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For the first time (in cryo-EM): A3G and Vif structure revealed

Risa Takenaka
By Risa Takenaka
April 15, 2023

Lentiviruses, the group of viruses that include HIV, have infected primates for millennia. The coexistence of two parties with opposing interests – in this case, lentiviruses for replication and the host that attempts to evade viral infection – has led to the ongoing battle between the host and virus playing out on a molecular scale over evolutionary time.

A3G (also known by its longer acronym APOBEC3G) is a protein that prevents HIV from hijacking host cellular machinery to replicate its genetic material. To do this, the A3G protein gets packaged into HIV virions to block viral replication. In turn, the viral protein Vif destroys A3G to prevent it from getting packaged into virions in the first place. Over time, both A3G and Vif have evolved to outsmart each other, resulting in an ongoing molecular arms race.

Scientists have known about A3G and Vif’s molecular arms race for decades, but the structural basis of this interaction remained unknown. In a new study published in Nature, a team of scientists from the Fred Hutchinson Cancer Center and the University of California, San Francisco reported the first cryogenic electron microscopy structure of human A3G bound to HIV-1 Vif.

“The Vif/A3G story has been at the forefront of the conversation surrounding HIV evolution for over 20 years at this point,” said Dr. Michael Emerman, a professor in the Human Biology and Basic Sciences Divisions at the Fred Hutch and a co-author on the study. “Specifically, mutations in these proteins have given us a quasi-roadmap for how this virus family spilled over into hominids. Though previous work from the Emerman, Gross, and other labs provided crucial insight into the specificities of this protein interface, the structure was something many tried and failed to resolve for the last decade.”

The team behind this paper, including Dr. Yen-Li Li, a postdoc in Dr. John Gross’s lab at UCSF, and Dr. Caleigh Azumaya, the former associate director of the Electron Microscopy Shared Resource at the Fred Hutch, achieved this feat using cryogenic electron microscopy (cryo-EM). This technique utilizes an electron microscope, with a beam of electrons as the source of light, to image samples that have been cooled to cryogenic temperatures. By doing so, cryo-EM can render molecular structures at near-atomic resolution.

The Cryo-EM structure of human A3G and HIV-1 Vif reveals the arms-race interface between the two proteins, as well as RNA that acts as a “molecular glue” to tether the two proteins together.
Courtesy of Fred Hutchinson Cancer Center/Caroline Langley
The Cryo-EM structure of human A3G and HIV-1 Vif reveals the arms-race interface between the two proteins, as well as RNA that acts as a “molecular glue” to tether the two proteins together.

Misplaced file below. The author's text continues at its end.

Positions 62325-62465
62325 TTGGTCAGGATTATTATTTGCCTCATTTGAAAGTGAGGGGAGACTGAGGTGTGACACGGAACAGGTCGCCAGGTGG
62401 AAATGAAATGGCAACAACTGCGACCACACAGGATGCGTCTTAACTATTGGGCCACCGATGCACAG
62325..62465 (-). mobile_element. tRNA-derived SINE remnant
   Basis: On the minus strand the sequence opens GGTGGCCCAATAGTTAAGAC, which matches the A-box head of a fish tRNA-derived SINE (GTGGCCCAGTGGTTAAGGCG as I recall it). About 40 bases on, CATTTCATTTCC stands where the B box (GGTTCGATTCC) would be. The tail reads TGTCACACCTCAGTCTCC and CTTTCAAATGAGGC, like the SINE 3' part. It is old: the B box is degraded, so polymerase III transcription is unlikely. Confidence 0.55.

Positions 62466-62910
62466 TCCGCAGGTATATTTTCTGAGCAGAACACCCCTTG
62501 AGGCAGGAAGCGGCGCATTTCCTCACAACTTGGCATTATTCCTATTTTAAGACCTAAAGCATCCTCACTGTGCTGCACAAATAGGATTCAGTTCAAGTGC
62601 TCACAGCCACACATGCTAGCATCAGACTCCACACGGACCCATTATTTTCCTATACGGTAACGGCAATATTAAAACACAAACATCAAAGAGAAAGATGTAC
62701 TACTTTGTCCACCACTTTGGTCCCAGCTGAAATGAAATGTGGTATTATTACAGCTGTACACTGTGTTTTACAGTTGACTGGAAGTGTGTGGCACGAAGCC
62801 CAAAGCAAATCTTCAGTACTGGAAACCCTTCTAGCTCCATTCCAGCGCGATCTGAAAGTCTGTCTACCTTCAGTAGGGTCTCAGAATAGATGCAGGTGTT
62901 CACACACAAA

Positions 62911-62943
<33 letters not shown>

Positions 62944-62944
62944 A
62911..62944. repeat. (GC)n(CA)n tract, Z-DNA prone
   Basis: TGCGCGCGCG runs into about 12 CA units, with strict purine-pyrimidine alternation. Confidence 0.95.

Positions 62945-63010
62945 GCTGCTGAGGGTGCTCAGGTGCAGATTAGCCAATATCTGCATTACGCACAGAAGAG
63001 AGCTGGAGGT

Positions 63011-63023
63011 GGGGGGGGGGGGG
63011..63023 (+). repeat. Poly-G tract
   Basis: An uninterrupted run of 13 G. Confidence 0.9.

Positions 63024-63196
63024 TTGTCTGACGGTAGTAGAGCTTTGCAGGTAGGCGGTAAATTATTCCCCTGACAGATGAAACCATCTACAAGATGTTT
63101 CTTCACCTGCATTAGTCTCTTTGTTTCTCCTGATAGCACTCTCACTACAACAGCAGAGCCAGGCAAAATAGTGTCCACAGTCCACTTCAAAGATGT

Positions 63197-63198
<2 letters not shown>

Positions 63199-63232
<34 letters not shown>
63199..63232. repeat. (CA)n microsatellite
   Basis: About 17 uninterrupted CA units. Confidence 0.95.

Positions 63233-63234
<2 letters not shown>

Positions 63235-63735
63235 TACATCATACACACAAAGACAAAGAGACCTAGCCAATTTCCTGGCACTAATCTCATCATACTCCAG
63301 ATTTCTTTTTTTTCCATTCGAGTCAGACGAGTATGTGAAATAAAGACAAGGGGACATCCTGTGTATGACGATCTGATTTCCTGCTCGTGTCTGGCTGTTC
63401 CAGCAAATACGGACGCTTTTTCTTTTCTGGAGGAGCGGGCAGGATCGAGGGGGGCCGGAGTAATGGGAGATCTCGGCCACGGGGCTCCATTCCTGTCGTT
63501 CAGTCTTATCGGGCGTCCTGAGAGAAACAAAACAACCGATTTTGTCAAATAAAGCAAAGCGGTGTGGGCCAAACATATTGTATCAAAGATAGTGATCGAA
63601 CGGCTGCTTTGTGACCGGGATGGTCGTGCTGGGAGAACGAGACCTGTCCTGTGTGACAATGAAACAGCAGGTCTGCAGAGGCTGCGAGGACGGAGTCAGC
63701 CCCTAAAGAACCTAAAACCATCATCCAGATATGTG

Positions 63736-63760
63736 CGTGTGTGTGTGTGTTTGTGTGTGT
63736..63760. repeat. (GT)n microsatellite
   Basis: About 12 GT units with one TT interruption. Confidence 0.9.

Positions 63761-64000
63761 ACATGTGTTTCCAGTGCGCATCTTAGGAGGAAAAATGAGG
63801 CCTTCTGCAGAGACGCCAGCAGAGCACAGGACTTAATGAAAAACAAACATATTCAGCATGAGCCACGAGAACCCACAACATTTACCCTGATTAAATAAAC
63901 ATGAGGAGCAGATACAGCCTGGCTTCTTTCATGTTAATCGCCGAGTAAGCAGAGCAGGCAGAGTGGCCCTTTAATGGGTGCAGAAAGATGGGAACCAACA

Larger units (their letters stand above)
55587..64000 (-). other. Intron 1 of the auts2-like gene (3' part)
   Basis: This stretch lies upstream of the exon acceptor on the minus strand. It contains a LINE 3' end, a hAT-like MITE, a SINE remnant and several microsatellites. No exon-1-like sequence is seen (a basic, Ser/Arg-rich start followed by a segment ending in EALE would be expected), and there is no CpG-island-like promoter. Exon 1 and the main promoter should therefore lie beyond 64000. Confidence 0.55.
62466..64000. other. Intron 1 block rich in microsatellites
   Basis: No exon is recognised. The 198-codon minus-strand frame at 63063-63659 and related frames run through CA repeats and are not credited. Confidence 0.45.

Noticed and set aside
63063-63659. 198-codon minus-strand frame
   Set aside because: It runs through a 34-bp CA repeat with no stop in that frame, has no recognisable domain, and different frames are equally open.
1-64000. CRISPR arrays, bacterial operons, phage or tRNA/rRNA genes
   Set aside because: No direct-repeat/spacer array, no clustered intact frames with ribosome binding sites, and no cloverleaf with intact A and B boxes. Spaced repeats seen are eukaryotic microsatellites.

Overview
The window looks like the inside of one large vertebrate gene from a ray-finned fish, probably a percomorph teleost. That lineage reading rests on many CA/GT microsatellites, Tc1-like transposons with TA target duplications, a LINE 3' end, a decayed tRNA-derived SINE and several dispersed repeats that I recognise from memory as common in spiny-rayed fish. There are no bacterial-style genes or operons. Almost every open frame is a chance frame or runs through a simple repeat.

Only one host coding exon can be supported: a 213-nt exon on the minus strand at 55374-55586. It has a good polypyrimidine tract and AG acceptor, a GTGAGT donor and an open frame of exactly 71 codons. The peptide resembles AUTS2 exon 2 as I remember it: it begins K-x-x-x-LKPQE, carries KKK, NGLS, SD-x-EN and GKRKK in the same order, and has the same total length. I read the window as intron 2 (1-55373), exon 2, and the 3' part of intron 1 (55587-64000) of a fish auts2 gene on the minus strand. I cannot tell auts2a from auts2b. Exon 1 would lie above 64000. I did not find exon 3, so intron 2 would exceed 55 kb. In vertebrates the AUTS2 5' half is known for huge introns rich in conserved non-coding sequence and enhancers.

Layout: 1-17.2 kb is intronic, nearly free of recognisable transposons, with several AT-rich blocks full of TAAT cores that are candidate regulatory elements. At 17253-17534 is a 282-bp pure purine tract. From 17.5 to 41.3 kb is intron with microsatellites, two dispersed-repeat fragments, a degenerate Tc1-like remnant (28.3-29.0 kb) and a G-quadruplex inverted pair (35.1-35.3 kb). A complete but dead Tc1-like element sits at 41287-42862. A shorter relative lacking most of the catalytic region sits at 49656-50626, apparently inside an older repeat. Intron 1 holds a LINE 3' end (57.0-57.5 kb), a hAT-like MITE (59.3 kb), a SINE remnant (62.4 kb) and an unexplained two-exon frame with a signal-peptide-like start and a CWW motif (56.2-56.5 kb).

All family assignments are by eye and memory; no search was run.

“The first thing that jumped out to us was that the ‘arms-race’ interface between A3G and Vif that had been predicted from positive selection analysis was indeed the site of interaction between A3G and Vif,” said Emerman. Positive selection analyses identify specific sites in the protein that have undergone recurrent changes as a result of selective pressures. The selective pressure for A3G, for example, likely results from its antagonizing interaction with Vif. Previous work had identified two such sites in the A3G protein. Moreover, the identity of these sites is known to determine the adaptation of Vif to a new host species. The cryo-EM structure of the site of interaction between A3G and Vif confirmed the prior hypothesis that the region of A3G under positive selection is the site of interaction with Vif.

“The second thing, which was a surprise, is the presence of RNA at the Vif-A3G interface,” said  Caroline Langley, a PhD candidate in the Emerman lab and a second author on the paper. The cryo-EM structure revealed a single-stranded RNA molecule at the interface of the Vif and A3G proteins, suggesting that RNA acts as a “molecular glue” that holds the two proteins together.

Like a scientific cornucopia, the cryo-EM structure continued to delight the team with the wealth of information it provided. “It was also a surprise that Vif was bound to an A3G dimer,” said Langley. The ability of A3G to form dimers is critical to its role as a viral restriction factor. If A3G cannot form dimers, it cannot get packaged into virions to carry out subsequent antiviral activities. “In other words, it appears that Vif has evolved to target A3G when it poses the largest threat to viral replication.”

Although cryo-EM provided the structural data, the subsequent analyses of the structure provided much anticipated answers about the evolutionary relationship between Vif and A3G. “This analysis revealed to us that the amino acids in the ‘arms race interface’ are highly variable and species specific. In contrast, the identities of the amino acids identified as binding RNA in the structure were highly conserved, hinting that RNA interaction is evolutionarily important for Vif antagonism of A3G,” said Langley.

This article was first published by the Fred Hutch Cancer Center. Read the original.

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Risa Takenaka
Risa Takenaka

Risa Takenaka is a Ph.D. candidate in the molecular and cellular biology program at the University of Washington and the Fred Hutchinson Cancer Center. She wrangles flies by day, writes about science on the weekends, and writes comedy in the crepuscular hours.

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